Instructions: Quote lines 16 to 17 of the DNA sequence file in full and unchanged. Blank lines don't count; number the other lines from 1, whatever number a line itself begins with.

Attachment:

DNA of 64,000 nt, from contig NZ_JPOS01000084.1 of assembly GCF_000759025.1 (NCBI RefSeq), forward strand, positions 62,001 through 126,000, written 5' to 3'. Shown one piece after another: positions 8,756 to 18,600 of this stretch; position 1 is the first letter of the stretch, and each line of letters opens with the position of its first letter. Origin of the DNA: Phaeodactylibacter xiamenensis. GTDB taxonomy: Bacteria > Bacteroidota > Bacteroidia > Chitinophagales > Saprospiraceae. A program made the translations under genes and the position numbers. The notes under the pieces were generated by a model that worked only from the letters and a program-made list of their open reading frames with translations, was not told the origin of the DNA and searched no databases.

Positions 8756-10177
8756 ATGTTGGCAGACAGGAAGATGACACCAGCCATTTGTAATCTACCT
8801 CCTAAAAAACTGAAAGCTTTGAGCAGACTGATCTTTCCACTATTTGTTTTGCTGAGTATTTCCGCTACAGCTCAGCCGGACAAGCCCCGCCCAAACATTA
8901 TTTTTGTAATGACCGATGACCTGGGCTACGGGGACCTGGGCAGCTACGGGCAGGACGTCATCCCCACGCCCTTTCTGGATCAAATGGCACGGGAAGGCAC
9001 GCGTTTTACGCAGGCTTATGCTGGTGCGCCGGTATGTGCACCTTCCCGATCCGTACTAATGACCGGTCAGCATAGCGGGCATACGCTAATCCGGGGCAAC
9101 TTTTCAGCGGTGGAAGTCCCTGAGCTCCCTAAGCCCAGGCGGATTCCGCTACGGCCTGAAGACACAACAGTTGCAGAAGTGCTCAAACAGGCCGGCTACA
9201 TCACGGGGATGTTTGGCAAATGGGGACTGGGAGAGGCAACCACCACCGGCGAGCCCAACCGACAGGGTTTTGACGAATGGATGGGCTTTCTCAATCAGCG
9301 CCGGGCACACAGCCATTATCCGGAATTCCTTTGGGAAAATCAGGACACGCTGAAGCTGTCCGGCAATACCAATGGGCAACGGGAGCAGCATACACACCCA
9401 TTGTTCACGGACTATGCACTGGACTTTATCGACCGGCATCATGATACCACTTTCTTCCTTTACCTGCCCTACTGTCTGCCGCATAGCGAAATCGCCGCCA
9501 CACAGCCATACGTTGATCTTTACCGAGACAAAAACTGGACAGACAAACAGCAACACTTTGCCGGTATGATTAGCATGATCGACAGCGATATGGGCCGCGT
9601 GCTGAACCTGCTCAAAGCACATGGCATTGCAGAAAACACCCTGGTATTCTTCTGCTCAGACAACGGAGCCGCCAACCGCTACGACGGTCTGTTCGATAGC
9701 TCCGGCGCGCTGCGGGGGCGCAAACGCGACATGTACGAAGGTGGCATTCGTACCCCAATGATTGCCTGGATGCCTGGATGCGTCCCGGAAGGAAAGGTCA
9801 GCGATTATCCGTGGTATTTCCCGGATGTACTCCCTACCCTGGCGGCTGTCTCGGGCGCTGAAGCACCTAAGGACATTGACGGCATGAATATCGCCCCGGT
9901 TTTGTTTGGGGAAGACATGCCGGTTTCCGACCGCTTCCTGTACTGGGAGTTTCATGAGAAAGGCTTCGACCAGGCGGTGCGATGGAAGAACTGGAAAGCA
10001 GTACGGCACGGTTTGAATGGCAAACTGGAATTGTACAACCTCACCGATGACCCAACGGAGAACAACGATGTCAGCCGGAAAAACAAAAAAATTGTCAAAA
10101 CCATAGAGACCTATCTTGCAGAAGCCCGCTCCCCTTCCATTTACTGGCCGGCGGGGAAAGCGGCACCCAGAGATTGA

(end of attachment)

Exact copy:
10001 GTACGGCACGGTTTGAATGGCAAACTGGAATTGTACAACCTCACCGATGACCCAACGGAGAACAACGATGTCAGCCGGAAAAACAAAAAAATTGTCAAAA
10101 CCATAGAGACCTATCTTGCAGAAGCCCGCTCCCCTTCCATTTACTGGCCGGCGGGGAAAGCGGCACCCAGAGATTGA